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Hints for better business writing

Posted on 30th January 2011; reviewed and updated 13th September 2017

Rather than boring you all with my words of wisdom, I thought it was about time to get a guest blogger in. Laura Heggie is a business writer with a number of years' experience of writing winning tenders across the private, public and not-for-profit sectors and here she gives her advice on how to write better business material.

The world of a business writer is strikingly different from that of other writing professionals. A journalist's work is edited, proofed and set by a sub-editor. A novelist or factual author's work goes through a dizzying process of rewrites and proofs before being passed over to an experienced editor and a proofreader. As for a business writer? Well, it's pretty much you, no safeguards and a looming deadline.

So how can you make what you write stand out?

Confidence, client focus and clarity. These three form the foundation of good business writing, and will make your business proposals more persuasive and effective.


This should not just mean confidence in the quality of the product or service that you are trying to sell. It should also apply to the language that you use in your business documents. So many poor business documents are infected by their author's desire to sound 'business-like' and 'grown-up', and as a result pretentious and in some cases archaic language creeps in. 'Whilst' and 'amongst', words that every style guide would class as dated, are repeat offenders: 'while' and 'among' don't sound quite so grandiose, but they are the kind of clear, everyday words that you should always prefer. Why say 'utilise' if you mean 'use'? The Economist Style Guide tells its journalists to aim for 'plain spoken authority': using plainer language will give clients and consumers confidence in your products or services.

Client focus

This means making sure that what you have written is appropriate for the client or customer. Many businesses have standard paragraphs and information that go in every tender, and although this can save time, always read through to check that it's appropriate and applies to your client. Doing a bit of research into your client or target market will also pay dividends: have they had a recent problem that your product or service would have solved? If you don't have the resources to subscribe to one of the big news services, a look back through Google News could find something interesting around which you can create a story. This is where you can be really persuasive, so don't be tempted to bung in your standard information and hope that your pricing will do the work for you. I once had a very candid off-the-record conversation with a client who told me that my company was winning a large proportion of their tenders not because of our prices, but because we were the only company whose proposals didn't seem to have been cut and pasted from old proposals, so they trusted us to tailor our service. Lazy writing suggests a lazy business.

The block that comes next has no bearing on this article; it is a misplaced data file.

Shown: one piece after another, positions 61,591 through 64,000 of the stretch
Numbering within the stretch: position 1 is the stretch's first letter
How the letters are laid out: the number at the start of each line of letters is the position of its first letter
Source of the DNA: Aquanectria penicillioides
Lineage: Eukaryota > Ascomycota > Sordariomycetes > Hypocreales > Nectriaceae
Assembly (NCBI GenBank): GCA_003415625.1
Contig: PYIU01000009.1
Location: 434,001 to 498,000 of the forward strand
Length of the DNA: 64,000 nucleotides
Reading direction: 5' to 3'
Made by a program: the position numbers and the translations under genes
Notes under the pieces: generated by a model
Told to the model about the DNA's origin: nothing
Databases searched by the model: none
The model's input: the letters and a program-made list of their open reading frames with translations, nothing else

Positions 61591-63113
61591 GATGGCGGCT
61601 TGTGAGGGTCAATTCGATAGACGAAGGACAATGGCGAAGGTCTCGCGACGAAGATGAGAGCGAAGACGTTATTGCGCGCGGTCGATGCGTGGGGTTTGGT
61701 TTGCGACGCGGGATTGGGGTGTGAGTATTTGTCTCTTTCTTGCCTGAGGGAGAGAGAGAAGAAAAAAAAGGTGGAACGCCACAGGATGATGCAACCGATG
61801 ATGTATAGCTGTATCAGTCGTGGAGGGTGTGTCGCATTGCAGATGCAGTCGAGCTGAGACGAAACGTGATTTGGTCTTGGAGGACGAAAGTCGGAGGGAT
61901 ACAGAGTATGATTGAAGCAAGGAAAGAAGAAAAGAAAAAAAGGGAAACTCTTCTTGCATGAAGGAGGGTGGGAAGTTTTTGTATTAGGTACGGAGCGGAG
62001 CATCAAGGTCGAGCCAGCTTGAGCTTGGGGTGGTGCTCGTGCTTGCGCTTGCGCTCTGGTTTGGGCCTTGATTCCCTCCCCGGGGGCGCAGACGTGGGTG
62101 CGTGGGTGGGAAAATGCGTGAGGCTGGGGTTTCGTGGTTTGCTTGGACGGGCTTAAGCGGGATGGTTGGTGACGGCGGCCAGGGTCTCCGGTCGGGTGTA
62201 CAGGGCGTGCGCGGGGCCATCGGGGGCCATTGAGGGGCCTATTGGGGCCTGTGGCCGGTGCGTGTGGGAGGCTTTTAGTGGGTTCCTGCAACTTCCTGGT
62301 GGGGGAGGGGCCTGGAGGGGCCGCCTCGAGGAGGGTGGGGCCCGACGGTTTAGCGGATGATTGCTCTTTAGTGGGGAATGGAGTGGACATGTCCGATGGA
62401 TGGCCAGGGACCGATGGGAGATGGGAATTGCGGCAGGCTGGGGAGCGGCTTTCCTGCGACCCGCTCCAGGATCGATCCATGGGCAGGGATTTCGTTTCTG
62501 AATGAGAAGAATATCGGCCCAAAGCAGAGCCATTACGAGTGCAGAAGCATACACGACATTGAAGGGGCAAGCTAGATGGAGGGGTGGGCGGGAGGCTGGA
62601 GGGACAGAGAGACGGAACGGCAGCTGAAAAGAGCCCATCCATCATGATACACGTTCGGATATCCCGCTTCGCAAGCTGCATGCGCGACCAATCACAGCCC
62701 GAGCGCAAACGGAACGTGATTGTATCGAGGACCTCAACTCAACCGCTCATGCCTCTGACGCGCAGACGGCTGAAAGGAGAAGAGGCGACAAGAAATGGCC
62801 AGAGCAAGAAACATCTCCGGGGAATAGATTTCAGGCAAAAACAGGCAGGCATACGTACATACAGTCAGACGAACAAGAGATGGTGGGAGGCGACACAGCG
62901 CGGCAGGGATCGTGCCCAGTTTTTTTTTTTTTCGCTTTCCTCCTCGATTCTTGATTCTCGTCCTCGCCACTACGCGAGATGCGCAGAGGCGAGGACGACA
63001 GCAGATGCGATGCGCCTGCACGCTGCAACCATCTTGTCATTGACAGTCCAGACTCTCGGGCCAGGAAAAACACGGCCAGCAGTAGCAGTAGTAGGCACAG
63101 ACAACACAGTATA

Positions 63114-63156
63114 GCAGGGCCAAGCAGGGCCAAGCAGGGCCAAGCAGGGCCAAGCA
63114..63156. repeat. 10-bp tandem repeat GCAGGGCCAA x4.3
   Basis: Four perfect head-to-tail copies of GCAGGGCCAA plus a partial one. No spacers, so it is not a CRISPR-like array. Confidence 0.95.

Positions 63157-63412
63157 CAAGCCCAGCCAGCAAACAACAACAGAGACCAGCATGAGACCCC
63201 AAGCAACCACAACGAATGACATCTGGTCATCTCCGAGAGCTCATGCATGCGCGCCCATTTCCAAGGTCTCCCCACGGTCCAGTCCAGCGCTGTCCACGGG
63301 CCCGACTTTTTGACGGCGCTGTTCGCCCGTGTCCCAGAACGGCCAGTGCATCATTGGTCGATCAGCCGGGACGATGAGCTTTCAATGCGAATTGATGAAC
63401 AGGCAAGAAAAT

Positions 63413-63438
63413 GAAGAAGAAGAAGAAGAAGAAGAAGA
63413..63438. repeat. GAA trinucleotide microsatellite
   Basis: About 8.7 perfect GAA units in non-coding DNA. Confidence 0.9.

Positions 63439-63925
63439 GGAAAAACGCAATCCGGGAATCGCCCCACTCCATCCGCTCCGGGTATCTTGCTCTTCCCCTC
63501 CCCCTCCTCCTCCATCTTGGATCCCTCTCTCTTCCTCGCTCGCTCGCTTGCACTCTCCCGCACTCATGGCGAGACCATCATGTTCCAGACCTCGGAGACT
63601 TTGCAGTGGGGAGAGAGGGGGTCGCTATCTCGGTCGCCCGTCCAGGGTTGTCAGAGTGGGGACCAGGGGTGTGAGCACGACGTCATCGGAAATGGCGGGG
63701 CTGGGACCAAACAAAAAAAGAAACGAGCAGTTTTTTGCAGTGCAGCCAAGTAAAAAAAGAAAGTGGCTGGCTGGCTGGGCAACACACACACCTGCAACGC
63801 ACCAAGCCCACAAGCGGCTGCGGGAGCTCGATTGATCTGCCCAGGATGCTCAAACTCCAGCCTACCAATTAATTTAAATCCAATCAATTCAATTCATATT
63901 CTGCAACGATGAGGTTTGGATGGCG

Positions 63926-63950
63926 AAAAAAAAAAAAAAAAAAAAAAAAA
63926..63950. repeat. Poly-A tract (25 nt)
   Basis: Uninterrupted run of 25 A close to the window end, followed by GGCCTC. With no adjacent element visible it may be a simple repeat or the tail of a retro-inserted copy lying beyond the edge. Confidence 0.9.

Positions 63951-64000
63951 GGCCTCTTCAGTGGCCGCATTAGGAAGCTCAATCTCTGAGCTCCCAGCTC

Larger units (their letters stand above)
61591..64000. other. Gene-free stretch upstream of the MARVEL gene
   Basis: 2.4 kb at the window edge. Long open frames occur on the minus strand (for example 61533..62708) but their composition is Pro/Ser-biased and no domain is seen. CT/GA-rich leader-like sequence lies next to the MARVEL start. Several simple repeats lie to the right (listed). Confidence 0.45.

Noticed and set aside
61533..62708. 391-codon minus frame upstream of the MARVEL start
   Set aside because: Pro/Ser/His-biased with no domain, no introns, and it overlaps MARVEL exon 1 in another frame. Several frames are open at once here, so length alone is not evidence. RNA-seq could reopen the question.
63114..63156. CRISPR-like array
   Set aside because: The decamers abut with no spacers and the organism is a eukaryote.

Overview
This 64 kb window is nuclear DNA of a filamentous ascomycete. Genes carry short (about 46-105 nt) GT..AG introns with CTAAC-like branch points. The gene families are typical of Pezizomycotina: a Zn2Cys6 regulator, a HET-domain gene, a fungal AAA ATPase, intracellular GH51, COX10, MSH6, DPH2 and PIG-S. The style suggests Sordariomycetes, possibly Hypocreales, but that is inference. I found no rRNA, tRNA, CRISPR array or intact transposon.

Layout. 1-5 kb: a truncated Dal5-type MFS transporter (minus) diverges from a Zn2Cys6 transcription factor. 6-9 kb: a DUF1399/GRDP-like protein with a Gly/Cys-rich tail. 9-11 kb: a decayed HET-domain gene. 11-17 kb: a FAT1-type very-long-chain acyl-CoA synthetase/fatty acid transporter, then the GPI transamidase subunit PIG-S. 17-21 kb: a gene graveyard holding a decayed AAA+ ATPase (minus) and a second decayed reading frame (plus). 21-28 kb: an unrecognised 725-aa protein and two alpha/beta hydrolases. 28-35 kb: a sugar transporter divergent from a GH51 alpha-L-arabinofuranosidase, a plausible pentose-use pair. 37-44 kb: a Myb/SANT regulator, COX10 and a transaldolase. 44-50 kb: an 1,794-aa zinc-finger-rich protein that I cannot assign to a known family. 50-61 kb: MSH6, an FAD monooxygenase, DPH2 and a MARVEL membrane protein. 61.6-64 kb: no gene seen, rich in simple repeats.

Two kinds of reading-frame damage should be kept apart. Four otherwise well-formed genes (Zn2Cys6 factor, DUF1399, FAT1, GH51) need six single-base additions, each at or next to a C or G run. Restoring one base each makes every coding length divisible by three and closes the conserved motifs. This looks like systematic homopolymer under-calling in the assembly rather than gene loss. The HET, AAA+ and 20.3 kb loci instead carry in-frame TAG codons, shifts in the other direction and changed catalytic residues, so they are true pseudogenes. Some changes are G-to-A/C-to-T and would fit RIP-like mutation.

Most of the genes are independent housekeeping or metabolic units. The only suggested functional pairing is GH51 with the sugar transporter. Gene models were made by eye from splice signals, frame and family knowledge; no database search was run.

Really good business writing needs to convey clear ideas and accurate information to a client or consumer. My tips for clarity are to keep things relevant, re-read what you've written carefully for mistakes, avoid jargon or too many unexplained technical terms, keep sentences to a reasonable length, and prefer the active over the passive voice (for example, 'We will offer your business excellent service', rather than 'An excellent service will be offered to your business'). If the document is really important to your business, hiring a proofreader to check what you've written could pay for itself many times over: can you guess which one I would recommend?

Written by Kate Haigh.